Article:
#artinthetimeofcorona interview with Connie Connally

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This is one in a series of interviews with our customers to see how they are adapting to the COVID-19 world.

Connie Connally lives in Santa Barbara and has been a customer since 2011. Connally is an abstract artist who finds inspiration in the natural coastlines and verdure of California where she lives and works.

This is her #artinthetimeofcorona story.



How was Santa Barbara affected by the COVID-19 virus? How have you been affected personally?

On March 19th, Santa Barbara waved off the cruise ships sitting on its' shores, told the weekenders from LA to turn around and go home and warned the ocean seekers from around the world not to plan on splashing in the Pacific anytime soon. Our little town thrives on tourism, so this shut down has been devastating to our economy. Restaurants and retail have closed their doors; many will not reopen. Covid-19 has changed the look and personality of our town. Our city council is studying the possibility of closing our main street to vehicle traffic and making it into a pedestrian walkway; allowing restaurants to set up all their tables outside where it is safer and easier to social distance. I wish it could stay that way.

For me, my studio life is exactly the same as it was before we were asked to isolate. However, it makes me sad to know my son and his girlfriend are unable to hop on an airplane and come see me as they had planned, but I know it is just a temporary inconvenience. My husband and I miss our Friday night routine of finishing the week at our favorite Mexican restaurant…so, now we have takeout delivered and pretend we are there.

A lot of my younger artists friends have taken the time to FaceTime with me; sharing a virtual studio visit. Some with excellent baking skills leave packages of cookies and breads at my studio door. It has been a bittersweet time.

Do you have a daily routine that keeps you grounded these days? 

Personally, I have always been a believer that real artists show up for work every day; inspired or not. I've been calling this time my Quarantine Residency because it has allowed me months of uninterrupted time…a kind of stream of consciousness for my working process. I am finding solace in the quiet time provided by this isolation.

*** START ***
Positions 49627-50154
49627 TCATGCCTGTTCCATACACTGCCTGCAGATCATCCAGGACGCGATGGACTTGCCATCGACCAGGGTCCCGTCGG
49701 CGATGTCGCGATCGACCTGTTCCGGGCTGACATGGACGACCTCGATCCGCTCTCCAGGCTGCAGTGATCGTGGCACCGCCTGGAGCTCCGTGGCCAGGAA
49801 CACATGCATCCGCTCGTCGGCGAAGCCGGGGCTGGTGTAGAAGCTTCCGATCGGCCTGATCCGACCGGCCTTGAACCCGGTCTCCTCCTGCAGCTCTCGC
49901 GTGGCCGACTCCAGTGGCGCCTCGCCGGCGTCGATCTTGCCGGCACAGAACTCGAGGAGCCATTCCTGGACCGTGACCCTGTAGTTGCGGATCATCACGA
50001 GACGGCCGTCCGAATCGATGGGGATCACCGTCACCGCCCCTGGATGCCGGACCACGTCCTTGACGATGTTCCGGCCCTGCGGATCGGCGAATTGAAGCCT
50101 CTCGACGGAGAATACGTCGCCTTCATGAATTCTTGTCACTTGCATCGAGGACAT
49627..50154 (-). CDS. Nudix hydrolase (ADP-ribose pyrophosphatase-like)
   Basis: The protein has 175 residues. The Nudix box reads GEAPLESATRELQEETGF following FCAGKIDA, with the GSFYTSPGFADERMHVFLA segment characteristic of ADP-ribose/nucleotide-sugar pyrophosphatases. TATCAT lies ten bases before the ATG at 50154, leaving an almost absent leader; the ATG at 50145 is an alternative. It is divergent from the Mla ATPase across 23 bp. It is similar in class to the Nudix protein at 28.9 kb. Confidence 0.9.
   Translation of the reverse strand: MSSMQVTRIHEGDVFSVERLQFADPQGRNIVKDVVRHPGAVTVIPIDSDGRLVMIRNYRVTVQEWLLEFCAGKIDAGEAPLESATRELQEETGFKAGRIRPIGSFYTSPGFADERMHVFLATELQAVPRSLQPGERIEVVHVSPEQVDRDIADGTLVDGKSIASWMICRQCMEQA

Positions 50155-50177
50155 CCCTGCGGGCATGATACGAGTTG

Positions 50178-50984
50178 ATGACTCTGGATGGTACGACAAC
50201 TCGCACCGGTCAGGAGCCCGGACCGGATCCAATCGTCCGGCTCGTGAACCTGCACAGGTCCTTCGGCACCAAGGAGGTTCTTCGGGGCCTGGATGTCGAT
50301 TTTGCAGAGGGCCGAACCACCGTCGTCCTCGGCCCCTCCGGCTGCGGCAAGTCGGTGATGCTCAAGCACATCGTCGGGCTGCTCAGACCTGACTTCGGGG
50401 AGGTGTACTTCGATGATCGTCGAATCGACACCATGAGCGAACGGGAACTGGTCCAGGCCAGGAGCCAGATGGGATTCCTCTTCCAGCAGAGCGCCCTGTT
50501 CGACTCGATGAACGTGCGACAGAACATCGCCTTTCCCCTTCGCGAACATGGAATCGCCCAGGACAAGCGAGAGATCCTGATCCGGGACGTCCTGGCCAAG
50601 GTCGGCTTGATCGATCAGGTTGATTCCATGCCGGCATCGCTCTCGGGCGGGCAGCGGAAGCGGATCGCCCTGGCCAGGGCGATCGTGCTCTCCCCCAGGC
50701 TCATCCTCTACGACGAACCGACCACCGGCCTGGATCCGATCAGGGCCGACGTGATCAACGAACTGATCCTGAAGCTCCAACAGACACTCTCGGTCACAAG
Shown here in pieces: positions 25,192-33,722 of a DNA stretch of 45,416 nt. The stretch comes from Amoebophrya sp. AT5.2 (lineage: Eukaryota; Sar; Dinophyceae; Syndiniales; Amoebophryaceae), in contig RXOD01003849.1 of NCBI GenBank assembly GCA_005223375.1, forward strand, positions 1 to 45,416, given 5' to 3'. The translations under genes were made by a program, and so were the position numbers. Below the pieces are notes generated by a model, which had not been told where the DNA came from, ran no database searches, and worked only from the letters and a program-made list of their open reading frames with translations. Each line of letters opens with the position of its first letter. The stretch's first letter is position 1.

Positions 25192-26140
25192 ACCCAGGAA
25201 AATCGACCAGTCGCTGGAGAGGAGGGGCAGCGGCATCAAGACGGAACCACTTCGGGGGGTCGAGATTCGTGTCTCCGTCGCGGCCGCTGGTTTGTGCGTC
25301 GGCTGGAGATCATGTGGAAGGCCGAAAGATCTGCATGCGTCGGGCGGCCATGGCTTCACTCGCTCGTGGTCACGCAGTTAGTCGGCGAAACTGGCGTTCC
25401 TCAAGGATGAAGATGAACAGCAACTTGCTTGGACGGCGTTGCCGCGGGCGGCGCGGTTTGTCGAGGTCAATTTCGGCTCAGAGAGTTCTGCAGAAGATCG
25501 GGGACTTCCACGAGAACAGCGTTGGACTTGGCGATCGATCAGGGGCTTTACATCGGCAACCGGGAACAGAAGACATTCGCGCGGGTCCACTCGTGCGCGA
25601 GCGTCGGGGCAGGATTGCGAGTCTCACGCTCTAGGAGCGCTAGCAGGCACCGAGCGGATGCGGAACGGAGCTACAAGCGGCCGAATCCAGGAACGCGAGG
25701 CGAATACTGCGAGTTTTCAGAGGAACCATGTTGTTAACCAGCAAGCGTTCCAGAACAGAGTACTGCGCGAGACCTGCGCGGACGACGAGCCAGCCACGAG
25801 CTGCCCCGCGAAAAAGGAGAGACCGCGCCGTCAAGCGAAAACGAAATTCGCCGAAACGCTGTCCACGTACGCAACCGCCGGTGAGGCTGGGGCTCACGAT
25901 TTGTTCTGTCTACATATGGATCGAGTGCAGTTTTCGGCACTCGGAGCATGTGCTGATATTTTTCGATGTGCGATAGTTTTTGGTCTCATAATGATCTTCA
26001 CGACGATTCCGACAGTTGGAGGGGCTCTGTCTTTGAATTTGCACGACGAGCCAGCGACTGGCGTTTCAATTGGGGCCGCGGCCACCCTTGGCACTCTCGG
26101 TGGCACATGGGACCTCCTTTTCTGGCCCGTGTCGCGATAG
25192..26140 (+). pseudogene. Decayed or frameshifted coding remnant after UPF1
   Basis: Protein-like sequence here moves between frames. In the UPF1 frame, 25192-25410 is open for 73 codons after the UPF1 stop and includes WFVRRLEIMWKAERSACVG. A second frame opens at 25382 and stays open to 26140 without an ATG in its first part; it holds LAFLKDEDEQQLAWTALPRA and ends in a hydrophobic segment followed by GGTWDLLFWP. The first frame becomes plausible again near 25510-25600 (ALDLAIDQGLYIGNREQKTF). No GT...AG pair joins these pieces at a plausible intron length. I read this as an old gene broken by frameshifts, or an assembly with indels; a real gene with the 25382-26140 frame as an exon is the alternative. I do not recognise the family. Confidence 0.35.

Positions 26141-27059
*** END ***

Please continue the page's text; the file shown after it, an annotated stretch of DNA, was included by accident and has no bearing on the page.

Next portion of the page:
I have a set routine that includes a walk on the beach or in my neighborhood, breakfast, and then off to work in my studio where I paint about 8 hours everyday. The studio is definitely my sanctuary.

Are you reading, cooking, streaming, or doing any activity that is helping you cope?

My husband and I love to cook and try out new recipes, so our end of day is all about food. Lemony, garlicky dishes with artichokes or capers are our favorites…usually with chicken or fish. Honestly, we will try out all kinds of recipes…review our efforts and change the recipes to make them our own. It's a way for us to share the creative process and have fun, too.

Reading also plays a very important part of our lives. On a Sunday afternoon, you can find us in our sunroom with book in hand. My most recent reads are Ninth Street Women by Mary Gabriel (fabulous), Restless Ambition - Grace Hartigan, Painter, and the Grace Hartigan Journal.

With museums and galleries closed are you seeing a shift to the internet for viewing/selling art?  How is this affecting you?

This time has been the perfect time to launch an online art gallery my son and I have been working on for over a year. Primary Contemporary Art will be online very soon. We want to provide a space for my artists friends who are doing works on paper. For me, it provides an outlet for my small gouache paintings I do as part of my creative process.

I see all the galleries I work with across the country and in Mexico putting a big effort into making the internet a part of their business model. One is creating dramatic virtual tours of their exhibitions, another has a constant presence on social media, and another is adding online sales to their website. Galleries and museums have gone virtual staying in touch with their audiences.

Do you see any positive changes for artists in a post pandemic world?

I believe artists will use this time of solitude for profound thinking not only to find purpose in themselves but create art which lifts us up as a society through these unprecedented times. Artists have always been the avant-garde; questioning norms, revealing issues, and exposing truths. "Surely some splendid and flourishing period lay before us even if we could not foresee what it would be like." - William Barrett, philosopher.